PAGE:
I had to let him know that I was angry and that I was going to remember this one. In fact, I even repeated that line a couple of times - "I'm going to remember this, and I won't let you forget it either". Shane, as usual, remained annoyingly calm throughout and once I was done, he apologised. But I was so worked up that all I wanted in that moment was for him to suffer. I know that sounds really bad, and I'm ashamed of it. But I didn't want to accept his apology. I childishly wanted him to somehow repent or suffer without gaining my forgiveness that easily. When he saw how furious I was, he asked me,

    "Do you think we'll get over this and be happy in a week? Or maybe even a month? Can you look into the future and see us being happy in a month from now?"

    "Yes. We'll be happy like always before the end of the week."

    "Then can't we just do it now?"

    That was a big eye opener. We all tend to hold on to some things in the hopes of resolving them later, and hence delay happiness by that much longer simply because our egos need to be pampered a little bit. But we all have the option to just let things go and be happy now. It's something I hope to remember the next time I catch myself thinking that I'll forgive that person or forget that incident once they do this or once that happens. We all have the power to choose. If we take a step back, we can choose to start being happy now. I knew that my problem with Shane was not going to start the third World War. I knew that it was not going to be the end of the world. But my ego still wanted to hold on to something, thus preventing me from being happy. All I had to do was look at my life one week from now and see that I was indeed going to go back to being happy with him. That put things in perspective for me and made my life a lot better, a lot sooner than expected.

  3. Describe your life at 70: This point is in a way, derived from the previous one. In a recent conversation with a friend who just got married, the topic of dealing with criticism from in-laws and distant relatives from her husband's side came up. And to show her how insignificant their opinions were, I asked her to describe what her life would look like at 70. That seemed to confuse her a little bit so I went first. Based on what I have now, this is how I picture my life at 70: A nice community of friends living together, Shane and I going on long walks (hand-in-hand OF COURSE) for the sake of our hips, us feeding ducks by the river because OF COURSE we live close to a river, us hugging in a beautiful green park with cute dogs running about, us sharing a nice cup of tea and saying to one another that it's been a wonderful life. This picture, for some reason, is crystal clear in my head and every time I think of 70-year-old me and 69-year-old Shane (because the scene is set in December OF COURSE which is my favourite month of the year, and in December, Shane is two months away from being my age), I am consumed with this feeling of happiness that I find hard to describe. In that particular scene, there are no relatives that were ever mean to us, no friends that let us down, no financial trouble that made us struggle, and no regrets whatsoever. The scene always ends with us telling each other that it's been a wonderful life. That's the perspective. That's what I always go back to when I need to stop focusing on the little things that gnaw at me, because none of those things matter in that scene. All that matters is the person by my side who always makes me smile. When I told her this, my friend was ecstatic. She said she totally relates to this sentiment and sees how insignificant everything else is in the light of what she pictures her life at 70 to be.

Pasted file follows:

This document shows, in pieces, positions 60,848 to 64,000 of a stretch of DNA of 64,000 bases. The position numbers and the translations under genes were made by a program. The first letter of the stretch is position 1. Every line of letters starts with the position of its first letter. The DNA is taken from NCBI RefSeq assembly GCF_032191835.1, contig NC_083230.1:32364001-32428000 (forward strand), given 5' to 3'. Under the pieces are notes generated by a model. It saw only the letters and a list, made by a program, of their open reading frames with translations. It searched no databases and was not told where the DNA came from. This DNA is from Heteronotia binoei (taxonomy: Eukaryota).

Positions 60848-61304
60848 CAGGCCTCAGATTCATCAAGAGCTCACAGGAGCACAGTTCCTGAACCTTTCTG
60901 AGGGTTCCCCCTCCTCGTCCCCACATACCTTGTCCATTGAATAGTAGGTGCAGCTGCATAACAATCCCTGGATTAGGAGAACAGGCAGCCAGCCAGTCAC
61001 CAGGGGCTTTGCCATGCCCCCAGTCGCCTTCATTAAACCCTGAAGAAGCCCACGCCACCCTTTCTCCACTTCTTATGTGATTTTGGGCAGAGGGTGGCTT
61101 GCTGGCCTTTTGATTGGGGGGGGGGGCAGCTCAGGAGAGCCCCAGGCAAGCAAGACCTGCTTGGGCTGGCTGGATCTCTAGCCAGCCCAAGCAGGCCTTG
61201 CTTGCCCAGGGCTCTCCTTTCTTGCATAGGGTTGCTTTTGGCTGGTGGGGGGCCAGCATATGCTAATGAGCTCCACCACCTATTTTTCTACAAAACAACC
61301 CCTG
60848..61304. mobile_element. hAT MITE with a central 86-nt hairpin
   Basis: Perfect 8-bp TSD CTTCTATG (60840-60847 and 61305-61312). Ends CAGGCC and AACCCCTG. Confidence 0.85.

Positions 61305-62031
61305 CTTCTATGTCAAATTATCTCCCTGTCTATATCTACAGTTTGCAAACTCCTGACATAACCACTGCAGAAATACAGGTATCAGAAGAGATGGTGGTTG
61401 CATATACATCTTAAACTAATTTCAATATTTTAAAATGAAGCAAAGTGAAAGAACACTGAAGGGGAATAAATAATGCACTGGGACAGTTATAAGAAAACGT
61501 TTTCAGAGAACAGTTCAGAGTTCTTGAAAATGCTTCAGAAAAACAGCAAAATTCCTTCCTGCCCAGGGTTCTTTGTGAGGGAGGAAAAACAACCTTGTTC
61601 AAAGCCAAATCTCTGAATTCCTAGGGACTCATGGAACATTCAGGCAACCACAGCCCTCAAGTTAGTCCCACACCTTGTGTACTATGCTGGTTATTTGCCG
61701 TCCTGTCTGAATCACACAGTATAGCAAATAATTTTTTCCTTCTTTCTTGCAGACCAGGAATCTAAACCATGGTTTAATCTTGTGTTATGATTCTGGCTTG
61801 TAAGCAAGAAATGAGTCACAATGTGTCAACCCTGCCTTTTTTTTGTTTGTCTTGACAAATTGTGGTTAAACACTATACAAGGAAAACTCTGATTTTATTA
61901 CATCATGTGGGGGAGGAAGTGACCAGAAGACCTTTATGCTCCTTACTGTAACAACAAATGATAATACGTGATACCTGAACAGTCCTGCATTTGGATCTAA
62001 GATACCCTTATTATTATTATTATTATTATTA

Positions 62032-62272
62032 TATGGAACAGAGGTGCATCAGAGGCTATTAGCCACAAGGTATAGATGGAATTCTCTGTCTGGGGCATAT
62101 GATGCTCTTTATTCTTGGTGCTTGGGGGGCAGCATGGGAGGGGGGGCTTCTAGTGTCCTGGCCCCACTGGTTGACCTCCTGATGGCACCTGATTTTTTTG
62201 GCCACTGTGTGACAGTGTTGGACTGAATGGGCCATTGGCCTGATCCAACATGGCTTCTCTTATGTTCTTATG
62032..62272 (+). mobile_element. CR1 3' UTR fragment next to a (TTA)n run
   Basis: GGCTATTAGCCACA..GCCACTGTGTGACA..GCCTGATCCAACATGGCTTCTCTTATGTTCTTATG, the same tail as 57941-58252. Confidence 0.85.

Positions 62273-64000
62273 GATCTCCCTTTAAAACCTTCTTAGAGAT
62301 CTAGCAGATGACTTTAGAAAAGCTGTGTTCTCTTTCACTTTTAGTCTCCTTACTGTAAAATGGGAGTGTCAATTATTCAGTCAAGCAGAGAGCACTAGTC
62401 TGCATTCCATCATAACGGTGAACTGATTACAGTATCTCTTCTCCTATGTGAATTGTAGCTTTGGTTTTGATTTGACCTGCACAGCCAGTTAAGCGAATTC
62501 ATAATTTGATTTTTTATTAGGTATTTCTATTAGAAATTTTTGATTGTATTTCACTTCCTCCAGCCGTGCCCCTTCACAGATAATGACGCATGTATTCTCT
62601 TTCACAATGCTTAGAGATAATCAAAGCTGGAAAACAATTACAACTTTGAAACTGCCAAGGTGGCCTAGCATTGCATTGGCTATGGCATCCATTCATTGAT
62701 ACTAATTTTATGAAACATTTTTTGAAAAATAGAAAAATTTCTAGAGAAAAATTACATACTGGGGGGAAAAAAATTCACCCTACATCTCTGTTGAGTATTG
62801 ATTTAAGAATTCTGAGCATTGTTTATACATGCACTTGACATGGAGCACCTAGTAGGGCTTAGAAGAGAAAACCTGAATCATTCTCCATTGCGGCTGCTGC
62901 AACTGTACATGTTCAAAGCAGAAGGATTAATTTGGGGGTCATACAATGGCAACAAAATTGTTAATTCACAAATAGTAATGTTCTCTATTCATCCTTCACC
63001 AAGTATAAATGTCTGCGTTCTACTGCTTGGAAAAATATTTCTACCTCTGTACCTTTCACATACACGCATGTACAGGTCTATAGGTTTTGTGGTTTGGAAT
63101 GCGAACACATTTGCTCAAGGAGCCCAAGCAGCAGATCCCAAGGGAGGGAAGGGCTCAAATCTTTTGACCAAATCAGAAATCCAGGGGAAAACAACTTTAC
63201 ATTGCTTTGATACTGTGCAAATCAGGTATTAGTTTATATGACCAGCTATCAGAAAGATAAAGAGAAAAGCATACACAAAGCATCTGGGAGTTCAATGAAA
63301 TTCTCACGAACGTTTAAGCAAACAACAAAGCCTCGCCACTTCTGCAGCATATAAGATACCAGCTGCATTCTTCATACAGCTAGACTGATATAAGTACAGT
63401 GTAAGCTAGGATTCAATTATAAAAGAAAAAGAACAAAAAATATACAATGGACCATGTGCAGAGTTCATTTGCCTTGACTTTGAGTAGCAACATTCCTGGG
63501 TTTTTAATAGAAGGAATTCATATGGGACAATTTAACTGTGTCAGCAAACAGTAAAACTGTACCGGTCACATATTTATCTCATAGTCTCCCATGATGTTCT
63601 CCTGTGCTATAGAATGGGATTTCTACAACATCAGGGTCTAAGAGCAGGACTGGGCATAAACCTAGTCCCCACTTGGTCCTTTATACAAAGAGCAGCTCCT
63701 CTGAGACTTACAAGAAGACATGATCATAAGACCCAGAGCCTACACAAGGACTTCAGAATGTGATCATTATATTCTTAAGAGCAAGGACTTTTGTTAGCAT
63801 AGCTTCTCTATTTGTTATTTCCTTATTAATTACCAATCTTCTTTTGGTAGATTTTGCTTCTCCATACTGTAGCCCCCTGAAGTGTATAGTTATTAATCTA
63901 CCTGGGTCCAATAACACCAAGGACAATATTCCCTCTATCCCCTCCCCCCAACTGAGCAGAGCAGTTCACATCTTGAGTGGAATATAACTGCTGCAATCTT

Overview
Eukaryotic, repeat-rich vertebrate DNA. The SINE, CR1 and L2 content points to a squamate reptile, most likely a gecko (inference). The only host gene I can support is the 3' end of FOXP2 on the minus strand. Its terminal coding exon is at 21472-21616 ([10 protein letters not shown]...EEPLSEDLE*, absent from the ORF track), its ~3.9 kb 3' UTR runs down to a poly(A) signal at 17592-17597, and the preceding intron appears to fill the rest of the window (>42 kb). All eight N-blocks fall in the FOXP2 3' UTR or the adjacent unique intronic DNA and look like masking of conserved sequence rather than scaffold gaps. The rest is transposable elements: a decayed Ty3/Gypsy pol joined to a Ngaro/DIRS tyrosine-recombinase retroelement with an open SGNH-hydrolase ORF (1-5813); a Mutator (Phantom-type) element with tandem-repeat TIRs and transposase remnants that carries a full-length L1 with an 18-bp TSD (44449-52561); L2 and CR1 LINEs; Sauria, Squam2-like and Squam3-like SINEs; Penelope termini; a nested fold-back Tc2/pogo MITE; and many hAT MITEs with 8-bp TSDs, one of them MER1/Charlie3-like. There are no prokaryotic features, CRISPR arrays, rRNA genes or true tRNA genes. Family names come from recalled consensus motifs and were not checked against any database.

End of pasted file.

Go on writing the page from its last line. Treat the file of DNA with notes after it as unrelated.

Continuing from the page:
'Tis all about perspective :)

I hope that this post encouraged you in a positive way to get your perspectives straight and I hope you're going to leave this web page with a smile on your face.

Happy Monday, everyone!